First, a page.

CFAES scientist Thaddeus Ezeji presents “Liquid Biofuel Production from Biomass: Challenges and Opportunities” from 11:30 a.m. to 12:25 p.m. on Friday, Jan. 31, in 244 Kottman Hall, 2021 Coffey Road, on Ohio State’s Columbus campus and in 121 Fisher Auditorium, 1680 Madison Ave., on the Wooster campus of CFAES’s research arm, OARDC. The talk’s sponsor is our Department of Horticulture and Crop Science. (Photo: Center for Applied Plant Sciences.)
OARDC, CFAES’s research arm, now has four environmentally friendly bi-fuel vehicles on the road as part of a new demonstration project. The vehicles can run on gasoline or compressed natural gas (CNG), which is a less-polluting, less-expensive fuel. Furthermore, most of the CNG is expected to come from renewable, locally produced, non-fossil-fuel-based biogas. Read the story …
Corn can give us more ethanol, a biofuel, and Fred Michel, a CFAES biosystems engineer (pictured), and Cleveland’s Arisdyne Systems Inc. are working together to get it. Arisdyne’s new “cavitation” technology produces 2-3 percent more ethanol from the same amount of corn, and Michel is helping to test, validate, and refine how it works. Adopting cavitation could boost the U.S. ethanol industry’s annual revenue by an estimated $500-plus million.
With increasing gas prices, dependence on imported oil, and depleting resources worldwide, finding alternatives to petroleum-based fuel is considered an urgent priority.
One alternative, biofuel, is a controversial issue because the sources that are most commonly used to produce biofuel are soybeans (for biodiesel) and corn (for ethanol). These crops require large amounts of land and energy for both growth and refinement.
In contrast, algae are easy to grow and can be manipulated to produce huge amounts without disturbing any natural habitats or food sources. As far as the food-versus-fuel debate is concerned, algae are the clear winners for biofuel.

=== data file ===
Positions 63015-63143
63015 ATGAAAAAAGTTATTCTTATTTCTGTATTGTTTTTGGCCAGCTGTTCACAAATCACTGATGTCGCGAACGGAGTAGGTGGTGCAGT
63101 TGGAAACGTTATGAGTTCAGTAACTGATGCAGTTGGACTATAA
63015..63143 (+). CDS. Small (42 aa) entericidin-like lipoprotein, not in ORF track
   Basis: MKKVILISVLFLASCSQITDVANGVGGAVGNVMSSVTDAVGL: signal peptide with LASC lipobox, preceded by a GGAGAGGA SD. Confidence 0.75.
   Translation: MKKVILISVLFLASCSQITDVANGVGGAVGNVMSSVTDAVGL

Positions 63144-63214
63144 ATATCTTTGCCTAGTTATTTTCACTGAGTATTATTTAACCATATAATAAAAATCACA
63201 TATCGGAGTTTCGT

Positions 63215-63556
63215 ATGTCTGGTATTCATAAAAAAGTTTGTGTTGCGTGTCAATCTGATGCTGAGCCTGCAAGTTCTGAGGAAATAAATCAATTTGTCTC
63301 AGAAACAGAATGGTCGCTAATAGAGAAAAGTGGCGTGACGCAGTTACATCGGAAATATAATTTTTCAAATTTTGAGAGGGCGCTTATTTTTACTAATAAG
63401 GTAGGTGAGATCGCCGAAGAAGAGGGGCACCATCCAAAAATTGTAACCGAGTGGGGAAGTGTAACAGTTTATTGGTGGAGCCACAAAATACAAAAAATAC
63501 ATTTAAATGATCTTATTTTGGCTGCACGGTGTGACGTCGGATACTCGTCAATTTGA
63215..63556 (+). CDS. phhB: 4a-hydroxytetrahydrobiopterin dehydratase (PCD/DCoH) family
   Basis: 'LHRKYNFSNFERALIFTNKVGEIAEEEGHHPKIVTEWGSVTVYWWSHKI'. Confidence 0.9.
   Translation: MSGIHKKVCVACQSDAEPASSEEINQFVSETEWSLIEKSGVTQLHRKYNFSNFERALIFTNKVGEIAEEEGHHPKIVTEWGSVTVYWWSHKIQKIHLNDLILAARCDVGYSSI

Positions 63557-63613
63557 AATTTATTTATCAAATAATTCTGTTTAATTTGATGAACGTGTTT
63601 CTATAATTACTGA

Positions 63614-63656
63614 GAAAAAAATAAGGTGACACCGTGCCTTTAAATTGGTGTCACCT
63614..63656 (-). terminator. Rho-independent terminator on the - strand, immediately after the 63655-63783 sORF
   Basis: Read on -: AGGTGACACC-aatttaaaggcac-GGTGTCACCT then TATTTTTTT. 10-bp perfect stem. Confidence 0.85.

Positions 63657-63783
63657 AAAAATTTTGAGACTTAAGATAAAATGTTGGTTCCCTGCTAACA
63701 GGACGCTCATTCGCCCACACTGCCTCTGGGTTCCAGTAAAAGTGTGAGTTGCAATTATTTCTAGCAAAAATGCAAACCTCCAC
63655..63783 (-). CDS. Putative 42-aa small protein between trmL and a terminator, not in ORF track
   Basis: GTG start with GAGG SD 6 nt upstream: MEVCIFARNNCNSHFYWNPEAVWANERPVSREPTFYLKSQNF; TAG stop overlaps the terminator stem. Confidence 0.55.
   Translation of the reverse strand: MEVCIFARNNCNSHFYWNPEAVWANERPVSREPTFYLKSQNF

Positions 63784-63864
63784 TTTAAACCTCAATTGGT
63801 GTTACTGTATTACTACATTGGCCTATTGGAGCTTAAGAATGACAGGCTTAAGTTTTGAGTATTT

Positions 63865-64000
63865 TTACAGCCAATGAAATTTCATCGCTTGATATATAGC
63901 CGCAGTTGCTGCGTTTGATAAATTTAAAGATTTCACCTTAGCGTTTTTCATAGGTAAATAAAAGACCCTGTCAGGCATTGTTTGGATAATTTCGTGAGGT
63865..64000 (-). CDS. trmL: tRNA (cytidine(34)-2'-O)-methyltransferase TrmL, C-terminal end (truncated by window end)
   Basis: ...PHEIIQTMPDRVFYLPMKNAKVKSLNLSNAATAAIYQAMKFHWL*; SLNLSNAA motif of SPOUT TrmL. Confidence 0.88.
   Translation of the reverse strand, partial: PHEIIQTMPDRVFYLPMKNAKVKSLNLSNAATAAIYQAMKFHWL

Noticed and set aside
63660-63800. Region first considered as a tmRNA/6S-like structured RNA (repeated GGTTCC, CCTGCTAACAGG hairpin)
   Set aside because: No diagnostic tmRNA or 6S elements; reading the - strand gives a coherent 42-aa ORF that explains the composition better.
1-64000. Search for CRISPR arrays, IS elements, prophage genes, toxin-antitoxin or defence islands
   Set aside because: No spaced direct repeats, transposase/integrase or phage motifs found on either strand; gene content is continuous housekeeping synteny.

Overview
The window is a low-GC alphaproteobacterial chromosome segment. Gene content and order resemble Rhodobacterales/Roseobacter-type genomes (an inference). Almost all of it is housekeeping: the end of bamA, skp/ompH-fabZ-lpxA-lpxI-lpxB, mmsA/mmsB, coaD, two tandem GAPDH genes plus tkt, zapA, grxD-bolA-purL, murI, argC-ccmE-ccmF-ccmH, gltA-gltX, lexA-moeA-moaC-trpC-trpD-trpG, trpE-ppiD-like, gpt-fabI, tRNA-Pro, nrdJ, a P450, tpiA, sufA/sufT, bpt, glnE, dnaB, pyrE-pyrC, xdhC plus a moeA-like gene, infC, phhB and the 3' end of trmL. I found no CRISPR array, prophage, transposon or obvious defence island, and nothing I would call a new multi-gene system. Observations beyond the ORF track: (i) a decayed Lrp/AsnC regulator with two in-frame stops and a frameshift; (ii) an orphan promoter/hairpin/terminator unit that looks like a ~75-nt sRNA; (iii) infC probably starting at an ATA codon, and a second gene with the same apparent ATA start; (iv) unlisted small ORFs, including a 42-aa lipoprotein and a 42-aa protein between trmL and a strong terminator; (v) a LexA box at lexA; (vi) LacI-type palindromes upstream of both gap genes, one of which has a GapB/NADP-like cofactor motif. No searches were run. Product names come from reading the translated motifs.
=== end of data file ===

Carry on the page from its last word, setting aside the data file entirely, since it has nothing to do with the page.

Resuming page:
Algae also fit into Ohio State’s One Framework Plan for sustainability because they are carbon neutral. Algae are microscopic organisms, which, like plants, use photosynthesis to convert light into chemical energy while at the same time absorbing carbon dioxide from the atmosphere.
Ohio State has the opportunity to also become more carbon neutral by using B100 (100 percent biodiesel) algae fuel in its Campus Area Bus System (CABS). The university currently uses B20 (20 percent biodiesel, 80 percent petroleum diesel) from soybean oil. B20 is cleaner than conventional fossil fuel, but we believe that Ohio State should transition to B100 in all of the CABS buses and become a leader in alternative energy.
Ohio State’s Ohio Agricultural Research and Development Center in Wooster, Ohio, has already begun research on algae as a biofuel replacement. With collaborative interdepartmental research projects, the lofty vision of a domestically produced fuel supply could become a reality.
This graphic, used with permission from Cellana LLC, depicts how algae can be converted into energy and other useful resources.